When former New York City mayor Michael Bloomberg announced in March that he would not be running for U.S. president, at least one person may have been quietly cheering: Bank of England governor Mark Carney. In his role as chair of the Financial Stability Board, Carney had tapped the billionaire businessman in December to head up the FSB’s newly created Task Force on Climate-Related Financial Disclosures — a position Bloomberg would likely have had to relinquish given the rigors of a presidential campaign.
Bloomberg was a logical choice to chair the task force, which was first proposed by Carney during a speech at a Lloyd’s of London event last September. During his 12 years as mayor of New York, he spearheaded environmental initiatives like the NYC Clean Heat program that dramatically improved the city’s air quality. As Special Envoy for Cities and Climate Change to United Nations Secretary General Ban Ki-moon, Bloomberg in 2014 helped launch the Compact of Mayors, a global coalition of officials committed to reducing carbon emissions and making cities more resilient to climate change that has grown to more than 500 members. And Bloomberg Philanthropies — a nonprofit that distributed $510 million in 2015 — has been actively engaged with groups in China and India to tackle climate issues.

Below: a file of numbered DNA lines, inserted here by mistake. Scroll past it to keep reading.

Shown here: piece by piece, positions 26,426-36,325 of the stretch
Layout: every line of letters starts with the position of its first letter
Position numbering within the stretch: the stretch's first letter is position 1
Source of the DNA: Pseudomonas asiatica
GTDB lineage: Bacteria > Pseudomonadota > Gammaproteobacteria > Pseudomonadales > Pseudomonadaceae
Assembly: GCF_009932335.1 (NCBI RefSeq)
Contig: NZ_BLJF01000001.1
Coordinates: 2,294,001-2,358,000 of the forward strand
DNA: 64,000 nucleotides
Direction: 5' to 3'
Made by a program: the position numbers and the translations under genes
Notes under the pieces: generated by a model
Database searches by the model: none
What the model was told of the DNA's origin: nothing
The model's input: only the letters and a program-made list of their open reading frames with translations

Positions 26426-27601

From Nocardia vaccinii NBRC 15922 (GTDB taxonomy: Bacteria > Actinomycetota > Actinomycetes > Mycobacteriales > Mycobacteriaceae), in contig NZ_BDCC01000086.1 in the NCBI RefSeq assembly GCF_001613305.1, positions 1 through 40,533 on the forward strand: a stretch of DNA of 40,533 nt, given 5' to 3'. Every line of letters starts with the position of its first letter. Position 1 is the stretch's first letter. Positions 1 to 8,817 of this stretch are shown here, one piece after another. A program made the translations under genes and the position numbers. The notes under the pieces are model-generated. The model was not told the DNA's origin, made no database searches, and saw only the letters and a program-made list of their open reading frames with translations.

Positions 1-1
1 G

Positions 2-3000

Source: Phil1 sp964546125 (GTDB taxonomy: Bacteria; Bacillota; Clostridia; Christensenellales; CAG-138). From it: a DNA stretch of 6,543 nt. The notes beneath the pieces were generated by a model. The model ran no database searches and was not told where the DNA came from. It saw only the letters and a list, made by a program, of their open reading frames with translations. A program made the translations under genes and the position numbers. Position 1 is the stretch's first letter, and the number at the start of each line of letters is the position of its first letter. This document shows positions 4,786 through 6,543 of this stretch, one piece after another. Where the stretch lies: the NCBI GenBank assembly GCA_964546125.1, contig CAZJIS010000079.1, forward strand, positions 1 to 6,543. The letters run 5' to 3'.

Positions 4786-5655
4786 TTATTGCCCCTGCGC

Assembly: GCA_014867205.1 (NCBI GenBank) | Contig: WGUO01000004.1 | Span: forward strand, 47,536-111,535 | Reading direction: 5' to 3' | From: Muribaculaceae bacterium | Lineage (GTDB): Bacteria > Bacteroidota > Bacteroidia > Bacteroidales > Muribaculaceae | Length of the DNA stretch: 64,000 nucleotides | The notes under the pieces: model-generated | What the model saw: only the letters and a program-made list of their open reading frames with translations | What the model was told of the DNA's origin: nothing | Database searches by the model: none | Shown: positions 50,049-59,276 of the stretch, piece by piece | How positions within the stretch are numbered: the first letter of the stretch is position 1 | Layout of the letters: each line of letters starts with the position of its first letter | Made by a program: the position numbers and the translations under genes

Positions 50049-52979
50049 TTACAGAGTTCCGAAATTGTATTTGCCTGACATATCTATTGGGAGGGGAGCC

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KEYWORDS: Finance & Socially Responsible Investment, Business & Trade, climate change, Disclosure, Transparency, FSB, tcfd, Bloomberg, Mike Bloomberg, Mark Carney, Bank of England, disclosure standards
Originally posted on Institutional Investor
This post was originally published on 3BLmedia.com
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